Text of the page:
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The Consultant's Corner : Customizing Laserfiche Forms

Welcome to this month’s issue of the Consultant’s Corner, which centers around helping organizations promote their brand through customized forms, exploring the multitude of customization options available through Laserfiche. Cities Digital’s Consultant, Rob McCluskey, System Architect addresses a variety of questions surrounding the details of Forms Customization.


A form that looks good, is functional and accurately represents an organization is critical when it comes to creating customized forms. Laserfiche Forms Designer is a versatile utility loaded with features, determining how organizations are customizing forms a good place to begin the conversation with Rob.


What are the top features of the Forms Designer and how are organizations using the features to customize Laserfiche Forms?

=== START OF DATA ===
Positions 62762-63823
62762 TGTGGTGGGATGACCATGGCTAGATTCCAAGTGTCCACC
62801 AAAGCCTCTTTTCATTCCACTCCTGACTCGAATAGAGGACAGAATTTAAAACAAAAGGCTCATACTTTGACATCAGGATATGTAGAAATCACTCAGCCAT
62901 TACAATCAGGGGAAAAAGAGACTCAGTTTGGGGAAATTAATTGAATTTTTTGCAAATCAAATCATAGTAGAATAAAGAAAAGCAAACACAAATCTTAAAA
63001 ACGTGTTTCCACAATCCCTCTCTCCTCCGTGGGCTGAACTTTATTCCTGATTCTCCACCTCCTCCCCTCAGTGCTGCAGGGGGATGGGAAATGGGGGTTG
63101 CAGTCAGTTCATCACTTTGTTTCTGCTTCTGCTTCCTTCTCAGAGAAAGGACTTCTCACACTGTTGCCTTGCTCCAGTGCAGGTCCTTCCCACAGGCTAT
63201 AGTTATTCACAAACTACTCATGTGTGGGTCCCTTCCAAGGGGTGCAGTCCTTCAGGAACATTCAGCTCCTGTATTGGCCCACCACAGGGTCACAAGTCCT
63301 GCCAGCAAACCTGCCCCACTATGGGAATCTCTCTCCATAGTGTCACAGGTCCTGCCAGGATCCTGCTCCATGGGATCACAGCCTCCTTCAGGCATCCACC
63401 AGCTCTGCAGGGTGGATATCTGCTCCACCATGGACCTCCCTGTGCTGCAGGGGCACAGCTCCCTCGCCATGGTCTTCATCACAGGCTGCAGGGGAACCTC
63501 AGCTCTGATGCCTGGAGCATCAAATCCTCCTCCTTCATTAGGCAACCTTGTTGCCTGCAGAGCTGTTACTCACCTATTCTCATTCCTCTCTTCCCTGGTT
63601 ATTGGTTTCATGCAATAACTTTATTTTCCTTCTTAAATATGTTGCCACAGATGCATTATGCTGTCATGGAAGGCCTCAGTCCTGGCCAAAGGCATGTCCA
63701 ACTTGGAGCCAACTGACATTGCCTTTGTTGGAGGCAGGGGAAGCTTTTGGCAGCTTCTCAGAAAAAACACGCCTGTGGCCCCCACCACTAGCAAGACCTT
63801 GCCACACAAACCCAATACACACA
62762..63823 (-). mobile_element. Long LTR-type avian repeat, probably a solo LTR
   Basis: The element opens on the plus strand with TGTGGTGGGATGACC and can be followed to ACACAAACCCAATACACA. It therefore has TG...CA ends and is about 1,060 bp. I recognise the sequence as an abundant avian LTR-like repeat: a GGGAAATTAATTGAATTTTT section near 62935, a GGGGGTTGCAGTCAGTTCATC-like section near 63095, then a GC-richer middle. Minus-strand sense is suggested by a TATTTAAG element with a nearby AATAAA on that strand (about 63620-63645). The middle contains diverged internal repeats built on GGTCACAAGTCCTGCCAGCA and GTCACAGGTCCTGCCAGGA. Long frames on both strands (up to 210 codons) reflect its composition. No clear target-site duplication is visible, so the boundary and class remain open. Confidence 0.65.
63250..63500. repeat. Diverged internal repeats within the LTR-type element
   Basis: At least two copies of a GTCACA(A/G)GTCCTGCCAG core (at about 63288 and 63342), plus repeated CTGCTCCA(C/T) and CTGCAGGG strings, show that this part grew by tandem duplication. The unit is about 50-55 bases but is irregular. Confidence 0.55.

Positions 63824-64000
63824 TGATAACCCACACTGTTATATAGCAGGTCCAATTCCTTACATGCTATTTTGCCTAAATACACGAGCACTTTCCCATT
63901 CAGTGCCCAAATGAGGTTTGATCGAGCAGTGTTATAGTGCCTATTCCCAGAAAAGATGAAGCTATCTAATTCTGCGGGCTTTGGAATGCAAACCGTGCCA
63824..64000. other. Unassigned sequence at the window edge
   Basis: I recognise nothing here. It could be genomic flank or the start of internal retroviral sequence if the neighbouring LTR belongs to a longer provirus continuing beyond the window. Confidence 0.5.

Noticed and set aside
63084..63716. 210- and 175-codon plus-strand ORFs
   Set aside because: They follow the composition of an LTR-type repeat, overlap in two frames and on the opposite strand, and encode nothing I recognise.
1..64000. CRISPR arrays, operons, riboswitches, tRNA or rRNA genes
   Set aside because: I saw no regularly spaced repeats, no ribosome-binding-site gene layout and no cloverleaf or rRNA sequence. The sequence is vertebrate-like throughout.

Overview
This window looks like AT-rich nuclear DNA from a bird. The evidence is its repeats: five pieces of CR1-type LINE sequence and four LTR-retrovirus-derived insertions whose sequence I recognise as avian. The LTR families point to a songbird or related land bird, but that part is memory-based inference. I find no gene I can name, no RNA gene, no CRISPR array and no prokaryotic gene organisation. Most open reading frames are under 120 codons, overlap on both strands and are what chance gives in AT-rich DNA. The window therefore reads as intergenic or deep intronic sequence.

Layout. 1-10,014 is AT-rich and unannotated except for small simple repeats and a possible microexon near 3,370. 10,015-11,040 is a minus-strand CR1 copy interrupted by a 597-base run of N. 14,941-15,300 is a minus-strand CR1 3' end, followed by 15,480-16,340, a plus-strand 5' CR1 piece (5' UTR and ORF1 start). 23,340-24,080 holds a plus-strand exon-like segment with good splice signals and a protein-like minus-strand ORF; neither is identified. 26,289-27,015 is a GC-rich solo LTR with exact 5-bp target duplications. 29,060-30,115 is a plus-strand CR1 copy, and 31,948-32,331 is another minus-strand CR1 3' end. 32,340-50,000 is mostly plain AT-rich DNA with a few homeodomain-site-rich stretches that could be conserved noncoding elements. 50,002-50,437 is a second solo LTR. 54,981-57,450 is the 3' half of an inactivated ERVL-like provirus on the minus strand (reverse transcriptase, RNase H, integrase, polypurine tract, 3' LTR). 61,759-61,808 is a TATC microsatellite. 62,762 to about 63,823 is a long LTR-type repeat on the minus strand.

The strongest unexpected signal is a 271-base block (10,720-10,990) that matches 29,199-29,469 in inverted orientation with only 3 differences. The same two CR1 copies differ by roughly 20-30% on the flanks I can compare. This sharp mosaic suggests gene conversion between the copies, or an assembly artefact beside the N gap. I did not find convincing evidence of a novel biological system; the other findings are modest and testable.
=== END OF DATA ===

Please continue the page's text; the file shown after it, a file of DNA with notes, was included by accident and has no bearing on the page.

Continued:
The top three features of the Laserfiche Forms Designer organizations are using for making customizations to Laserfiche Forms are Custom Themes, Custom CSS, and Custom JavaScript, which Rob details.


  1. Custom Themes - The easiest and most commonly used method to customize the appearance of a form is “to create a custom theme”, Rob explains that “organizations utilize logos, swatches, and design language.” Sample form with Custom Theme.

  2. Custom CSS – Cascading Style Sheets, which for those unfamiliar with the acronym is a plain text file format used for formatting content within forms, is another way organizations are customizing. Rob tells us that, “since the default approach to layout in Forms is to keep forms responsive, looking good and functioning correctly on both mobile devices and workstations, the Designer does not accommodate horizontal layout options out-of-the-box. Organizations that know in advance that their users and submitters will only be working on a computer can make an informed decision to leverage CSS to layout fields side-by-side, etc. However, it’s always important to consider maintainability and how such decisions could end up causing friction with business process developments in the future.”